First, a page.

EL CAJON, Calif. — A Learjet 35 that crashed Monday night in unincorporated El Cajon was being used by a company called Aeromedevac Air Ambulance. It flew a patient from Arizona to Orange County and was returning to its home base at Gillespie Field when it went down on Pepper Drive, killing all four people on board. Sources told News 8 the victims are two pilots and two nurses, including one who is a mother of three.
One of the four was identified as a nurse and the wife of a recently retired local fire chief in an Instagram post Tuesday by The Oceanside Firefighters Association. The post identified Tina Ward as one of the people on board when the aircraft went down. The post offered condolences to Tina's husband - recently retired Oceanside Fire Chief Joe Ward - and featured a photo of the couple.
The other three victims’ names had not yet been officially released as of Tuesday night.
Neighbors said they're used to hearing car crashes, but the sound of the plane crash was very different. And when they ran outside and saw the fireball, they knew there was nothing they could do to help those in the plane.
“I opened the door - a big ball of fire rumbled and it knocked me back,” said Bridget Spain who lives next to the crash site. “I was really scared and trying to get out - thinking the fire was right here.”
Neighbors said they could hear the plane in trouble just seconds before the crash, which happened around 7:15 p.m. on Monday. Witnesses raced to the scene, but quickly realized the heat was too intense. There was nothing they could do to have those onboard.
“It was just a ball of fire,” Justin Dow said. “It's sad.”
Dow said the weather at the time of the crash was terrible.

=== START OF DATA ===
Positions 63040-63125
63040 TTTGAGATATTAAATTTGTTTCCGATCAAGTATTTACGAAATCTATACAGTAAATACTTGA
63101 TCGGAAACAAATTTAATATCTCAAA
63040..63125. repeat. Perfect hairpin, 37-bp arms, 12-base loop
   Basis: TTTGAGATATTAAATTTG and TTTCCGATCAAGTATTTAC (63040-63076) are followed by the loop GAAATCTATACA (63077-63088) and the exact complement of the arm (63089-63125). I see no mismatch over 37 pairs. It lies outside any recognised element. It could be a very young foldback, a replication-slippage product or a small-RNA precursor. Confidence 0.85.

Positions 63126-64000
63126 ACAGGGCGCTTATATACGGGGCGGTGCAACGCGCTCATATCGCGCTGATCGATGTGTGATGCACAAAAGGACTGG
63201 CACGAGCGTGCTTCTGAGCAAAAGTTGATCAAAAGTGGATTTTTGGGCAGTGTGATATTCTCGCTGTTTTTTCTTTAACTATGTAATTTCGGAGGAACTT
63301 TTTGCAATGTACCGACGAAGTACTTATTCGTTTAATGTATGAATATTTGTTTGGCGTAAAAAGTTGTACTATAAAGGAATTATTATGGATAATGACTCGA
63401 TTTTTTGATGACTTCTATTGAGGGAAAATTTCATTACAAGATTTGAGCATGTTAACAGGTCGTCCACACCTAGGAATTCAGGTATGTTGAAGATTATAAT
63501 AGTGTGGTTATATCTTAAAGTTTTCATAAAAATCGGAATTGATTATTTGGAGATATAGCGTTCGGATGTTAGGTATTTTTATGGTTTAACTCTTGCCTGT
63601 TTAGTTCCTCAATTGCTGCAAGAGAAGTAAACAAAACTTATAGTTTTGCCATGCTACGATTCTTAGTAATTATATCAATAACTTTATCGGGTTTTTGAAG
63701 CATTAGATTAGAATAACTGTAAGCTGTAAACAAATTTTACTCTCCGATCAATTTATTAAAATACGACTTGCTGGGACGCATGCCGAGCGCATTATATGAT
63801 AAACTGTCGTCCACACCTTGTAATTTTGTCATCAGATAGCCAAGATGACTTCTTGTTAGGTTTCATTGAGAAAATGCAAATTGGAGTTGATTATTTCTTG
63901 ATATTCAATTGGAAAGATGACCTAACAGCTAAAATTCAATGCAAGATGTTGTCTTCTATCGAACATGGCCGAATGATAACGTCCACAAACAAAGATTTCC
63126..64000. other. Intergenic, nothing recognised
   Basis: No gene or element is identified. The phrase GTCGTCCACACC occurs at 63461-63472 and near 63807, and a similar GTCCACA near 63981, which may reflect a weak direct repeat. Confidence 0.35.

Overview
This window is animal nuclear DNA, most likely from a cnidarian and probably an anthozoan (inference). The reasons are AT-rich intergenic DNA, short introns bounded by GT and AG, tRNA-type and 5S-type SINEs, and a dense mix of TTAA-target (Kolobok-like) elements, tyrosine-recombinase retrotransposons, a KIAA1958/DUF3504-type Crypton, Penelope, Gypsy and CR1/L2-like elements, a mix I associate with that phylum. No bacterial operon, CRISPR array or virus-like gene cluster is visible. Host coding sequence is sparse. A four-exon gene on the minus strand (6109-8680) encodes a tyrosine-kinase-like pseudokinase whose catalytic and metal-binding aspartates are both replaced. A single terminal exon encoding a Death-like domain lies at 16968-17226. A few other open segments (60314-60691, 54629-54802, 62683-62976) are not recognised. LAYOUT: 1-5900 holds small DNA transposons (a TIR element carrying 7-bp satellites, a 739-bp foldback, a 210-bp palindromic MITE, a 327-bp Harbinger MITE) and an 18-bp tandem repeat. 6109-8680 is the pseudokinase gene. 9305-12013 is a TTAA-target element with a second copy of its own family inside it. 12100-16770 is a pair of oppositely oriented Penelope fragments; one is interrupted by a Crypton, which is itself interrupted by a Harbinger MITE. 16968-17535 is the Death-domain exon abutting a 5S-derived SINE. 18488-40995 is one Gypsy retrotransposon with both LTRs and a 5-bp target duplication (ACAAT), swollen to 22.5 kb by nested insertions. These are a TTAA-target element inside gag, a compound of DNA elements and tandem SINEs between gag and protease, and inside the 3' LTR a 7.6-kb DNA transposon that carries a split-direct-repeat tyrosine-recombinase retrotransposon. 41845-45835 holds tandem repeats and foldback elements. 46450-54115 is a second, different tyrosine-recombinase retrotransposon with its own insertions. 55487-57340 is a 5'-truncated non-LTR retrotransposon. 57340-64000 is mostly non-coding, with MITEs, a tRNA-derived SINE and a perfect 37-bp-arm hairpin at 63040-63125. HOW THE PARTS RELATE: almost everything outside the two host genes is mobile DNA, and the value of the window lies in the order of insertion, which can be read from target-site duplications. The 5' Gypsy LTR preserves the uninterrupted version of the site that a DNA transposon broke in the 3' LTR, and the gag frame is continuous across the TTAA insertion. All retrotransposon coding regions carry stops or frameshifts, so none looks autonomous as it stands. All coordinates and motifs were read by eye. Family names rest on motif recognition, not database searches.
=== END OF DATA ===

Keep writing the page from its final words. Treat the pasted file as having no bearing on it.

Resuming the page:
“It was super foggy. It was raining. it was raining really bad when he went down," he said.
In a conversation with the tower just seconds before the crash, the pilot asked for the runway lights to be turned brighter. The tower responded that they were already at 100%. Robert Katz, a commercial pilot and flight instructor, said weather most certainly played a factor in the crash.
“It is possible that this pilot found himself back in the clouds, very low to the ground, in a steep turn and became instantly disoriented,” he said.
But Katz also said it also appears that the pilot made too sharp of a turn heading to the runway, causing what's called - an accelerated stall. “The airplane will stop flying and it falls out of the sky like a rock,” Katz said, adding that it’s a miracle that no one on the ground was injured and no homes destroyed.”
The crash did take out several power lines. A handful of customers still didn't have electricity as of Tuesday night, but SDG&E said it should be restored Wednesday.
Meanwhile, federal investigators were at the scene. They started the long process of figuring out exactly what happened, and why.
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